The Berlusconi Show, a 17 March 2010 documentary from the BBC’s Mark Franchetti, explores the curious figure of Silvio Berlusconi, the Italian prime minister who has become a figure of derision in the rest of the world but maintains a strong popularity at home, thanks in large part to his control of virtually all the nation’s television broadcasters.
Repeatedly tried for tax evasion, bribery, and corruption and linked to organized crime, Berlusconi has managed not only to survive but thrive — in part because he’s managed to portray himself as a lovable, capable scamp.
It’s not a question of whether or not he has mafia ties: Berlusconi once hired convicted mafioso Vittorio Mangano to run his Milan estate, and brought him back twice after Mangano had served prison terms for his crimes. But all this doesn’t seem to matter to the Italian electorate.
This is the man who frankly admitted to journalists that he entered politics because otherwise he’d be tried and sentenced to prison. Driven by ego and naked ambition, he bends the law to his will, successfully winning passage a law granting him criminal immunity. He’s called himself both the equal of any prime minister in history and the most persecuted man the world has ever known.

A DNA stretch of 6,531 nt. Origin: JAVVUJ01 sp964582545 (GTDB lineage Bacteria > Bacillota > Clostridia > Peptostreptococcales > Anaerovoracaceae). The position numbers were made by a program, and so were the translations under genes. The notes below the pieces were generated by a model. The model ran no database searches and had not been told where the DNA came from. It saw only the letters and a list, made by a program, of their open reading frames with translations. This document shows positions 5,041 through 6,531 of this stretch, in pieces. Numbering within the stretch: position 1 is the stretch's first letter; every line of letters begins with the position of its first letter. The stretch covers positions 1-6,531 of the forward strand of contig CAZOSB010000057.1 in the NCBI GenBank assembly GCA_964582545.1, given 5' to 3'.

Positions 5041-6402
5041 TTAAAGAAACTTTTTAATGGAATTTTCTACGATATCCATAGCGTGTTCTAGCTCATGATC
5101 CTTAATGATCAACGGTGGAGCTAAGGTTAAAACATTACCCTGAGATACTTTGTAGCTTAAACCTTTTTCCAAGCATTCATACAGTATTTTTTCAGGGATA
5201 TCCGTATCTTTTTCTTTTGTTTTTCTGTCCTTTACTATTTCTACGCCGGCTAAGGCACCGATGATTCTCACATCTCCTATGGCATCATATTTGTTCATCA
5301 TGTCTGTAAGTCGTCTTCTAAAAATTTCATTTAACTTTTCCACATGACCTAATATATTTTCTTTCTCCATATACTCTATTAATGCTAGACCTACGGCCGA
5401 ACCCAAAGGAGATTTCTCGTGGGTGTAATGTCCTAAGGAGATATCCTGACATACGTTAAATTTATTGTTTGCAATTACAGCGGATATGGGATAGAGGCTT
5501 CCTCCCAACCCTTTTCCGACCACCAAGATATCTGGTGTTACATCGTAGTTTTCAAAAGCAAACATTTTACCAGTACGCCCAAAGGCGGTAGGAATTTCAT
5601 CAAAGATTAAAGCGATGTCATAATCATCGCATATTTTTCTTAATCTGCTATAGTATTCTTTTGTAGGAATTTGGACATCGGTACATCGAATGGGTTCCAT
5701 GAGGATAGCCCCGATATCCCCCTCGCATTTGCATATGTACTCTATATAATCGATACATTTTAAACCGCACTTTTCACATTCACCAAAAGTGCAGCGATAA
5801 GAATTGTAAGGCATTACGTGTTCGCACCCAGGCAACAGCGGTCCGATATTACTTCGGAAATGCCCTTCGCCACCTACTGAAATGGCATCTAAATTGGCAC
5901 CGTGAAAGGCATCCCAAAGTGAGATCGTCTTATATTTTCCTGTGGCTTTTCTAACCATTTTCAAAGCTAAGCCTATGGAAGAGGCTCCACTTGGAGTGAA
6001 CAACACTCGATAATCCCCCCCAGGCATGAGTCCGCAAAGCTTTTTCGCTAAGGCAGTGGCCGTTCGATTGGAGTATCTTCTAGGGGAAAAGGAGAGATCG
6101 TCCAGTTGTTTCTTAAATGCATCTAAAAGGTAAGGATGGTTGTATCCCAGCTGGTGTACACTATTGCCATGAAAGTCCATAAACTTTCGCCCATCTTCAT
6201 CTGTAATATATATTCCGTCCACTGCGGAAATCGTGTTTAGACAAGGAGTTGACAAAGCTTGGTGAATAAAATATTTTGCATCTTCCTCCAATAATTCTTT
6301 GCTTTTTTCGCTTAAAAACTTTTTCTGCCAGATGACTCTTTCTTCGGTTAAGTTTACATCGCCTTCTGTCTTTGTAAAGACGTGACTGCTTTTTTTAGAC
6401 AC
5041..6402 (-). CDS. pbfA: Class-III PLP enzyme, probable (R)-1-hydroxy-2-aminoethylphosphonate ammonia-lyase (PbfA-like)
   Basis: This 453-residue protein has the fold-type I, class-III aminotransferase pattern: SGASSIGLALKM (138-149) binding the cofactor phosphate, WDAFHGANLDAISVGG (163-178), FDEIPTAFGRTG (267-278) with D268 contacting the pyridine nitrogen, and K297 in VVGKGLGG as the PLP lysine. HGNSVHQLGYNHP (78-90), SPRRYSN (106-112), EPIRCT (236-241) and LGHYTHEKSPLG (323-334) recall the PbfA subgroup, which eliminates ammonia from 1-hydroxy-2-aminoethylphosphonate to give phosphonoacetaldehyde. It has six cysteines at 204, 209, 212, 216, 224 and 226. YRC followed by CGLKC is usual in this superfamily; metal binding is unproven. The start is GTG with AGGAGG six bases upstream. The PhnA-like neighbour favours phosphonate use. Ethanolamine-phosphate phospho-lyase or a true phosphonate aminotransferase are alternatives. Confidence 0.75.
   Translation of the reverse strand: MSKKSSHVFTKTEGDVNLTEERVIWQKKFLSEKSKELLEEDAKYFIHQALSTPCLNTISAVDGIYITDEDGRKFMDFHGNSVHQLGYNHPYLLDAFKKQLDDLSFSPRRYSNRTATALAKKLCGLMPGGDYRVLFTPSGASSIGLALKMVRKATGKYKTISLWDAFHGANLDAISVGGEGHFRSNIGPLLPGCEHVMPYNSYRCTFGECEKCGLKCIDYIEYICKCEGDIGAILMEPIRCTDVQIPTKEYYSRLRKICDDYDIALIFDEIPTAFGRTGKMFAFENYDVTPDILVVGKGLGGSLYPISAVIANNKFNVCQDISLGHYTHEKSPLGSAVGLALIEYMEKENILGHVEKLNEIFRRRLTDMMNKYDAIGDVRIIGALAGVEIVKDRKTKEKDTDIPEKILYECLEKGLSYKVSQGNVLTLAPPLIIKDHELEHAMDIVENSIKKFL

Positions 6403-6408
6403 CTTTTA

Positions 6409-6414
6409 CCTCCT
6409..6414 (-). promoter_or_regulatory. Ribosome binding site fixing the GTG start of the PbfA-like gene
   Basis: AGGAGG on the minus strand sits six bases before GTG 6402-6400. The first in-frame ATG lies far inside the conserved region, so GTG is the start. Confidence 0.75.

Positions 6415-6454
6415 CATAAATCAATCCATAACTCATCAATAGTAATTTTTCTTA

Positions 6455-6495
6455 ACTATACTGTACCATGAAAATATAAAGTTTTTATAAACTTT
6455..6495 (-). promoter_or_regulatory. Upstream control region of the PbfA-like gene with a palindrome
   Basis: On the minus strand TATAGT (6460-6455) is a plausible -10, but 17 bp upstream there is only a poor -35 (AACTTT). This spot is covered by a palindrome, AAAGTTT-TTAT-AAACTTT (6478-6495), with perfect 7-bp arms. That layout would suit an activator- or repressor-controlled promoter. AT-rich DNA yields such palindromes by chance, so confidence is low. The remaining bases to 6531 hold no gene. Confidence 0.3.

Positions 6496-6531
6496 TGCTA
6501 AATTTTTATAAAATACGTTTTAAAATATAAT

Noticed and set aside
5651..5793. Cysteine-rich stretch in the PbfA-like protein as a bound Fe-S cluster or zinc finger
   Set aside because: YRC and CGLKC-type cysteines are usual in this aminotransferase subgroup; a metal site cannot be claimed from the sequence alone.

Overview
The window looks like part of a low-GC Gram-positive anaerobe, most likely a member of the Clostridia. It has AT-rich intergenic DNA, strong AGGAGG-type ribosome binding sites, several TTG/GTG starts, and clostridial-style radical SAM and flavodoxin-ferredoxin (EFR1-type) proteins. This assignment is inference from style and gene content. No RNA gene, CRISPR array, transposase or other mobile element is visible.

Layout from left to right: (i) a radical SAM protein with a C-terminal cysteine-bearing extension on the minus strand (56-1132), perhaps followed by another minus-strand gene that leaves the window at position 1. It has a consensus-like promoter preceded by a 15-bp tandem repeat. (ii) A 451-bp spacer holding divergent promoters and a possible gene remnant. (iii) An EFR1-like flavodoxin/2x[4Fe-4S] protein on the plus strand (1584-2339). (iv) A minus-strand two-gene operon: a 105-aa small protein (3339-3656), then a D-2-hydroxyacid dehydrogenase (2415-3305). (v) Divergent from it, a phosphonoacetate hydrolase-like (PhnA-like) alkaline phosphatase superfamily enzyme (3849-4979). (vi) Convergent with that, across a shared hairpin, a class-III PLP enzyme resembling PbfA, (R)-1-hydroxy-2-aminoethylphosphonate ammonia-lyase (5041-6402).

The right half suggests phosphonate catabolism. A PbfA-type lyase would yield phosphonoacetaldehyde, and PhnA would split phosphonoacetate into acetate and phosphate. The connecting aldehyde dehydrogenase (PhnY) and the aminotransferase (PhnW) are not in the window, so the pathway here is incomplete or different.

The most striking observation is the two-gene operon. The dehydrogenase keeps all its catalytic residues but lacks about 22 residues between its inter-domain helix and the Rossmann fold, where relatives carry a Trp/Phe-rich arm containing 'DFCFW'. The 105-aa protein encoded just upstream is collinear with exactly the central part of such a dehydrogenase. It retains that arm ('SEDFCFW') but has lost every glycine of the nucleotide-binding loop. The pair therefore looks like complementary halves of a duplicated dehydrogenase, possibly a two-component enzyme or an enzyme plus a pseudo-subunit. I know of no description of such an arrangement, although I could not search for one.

The documentary was aired before the latest scandals, which now have him facing a criminal trial for having sex with an underage prostitute, the highlight of one of his infamous “Bunga Bunga” parties, immortalized here in a caricature of that title by Italian artist Adescalco Marangoni .
From his Flickr set under a Creative Commons license.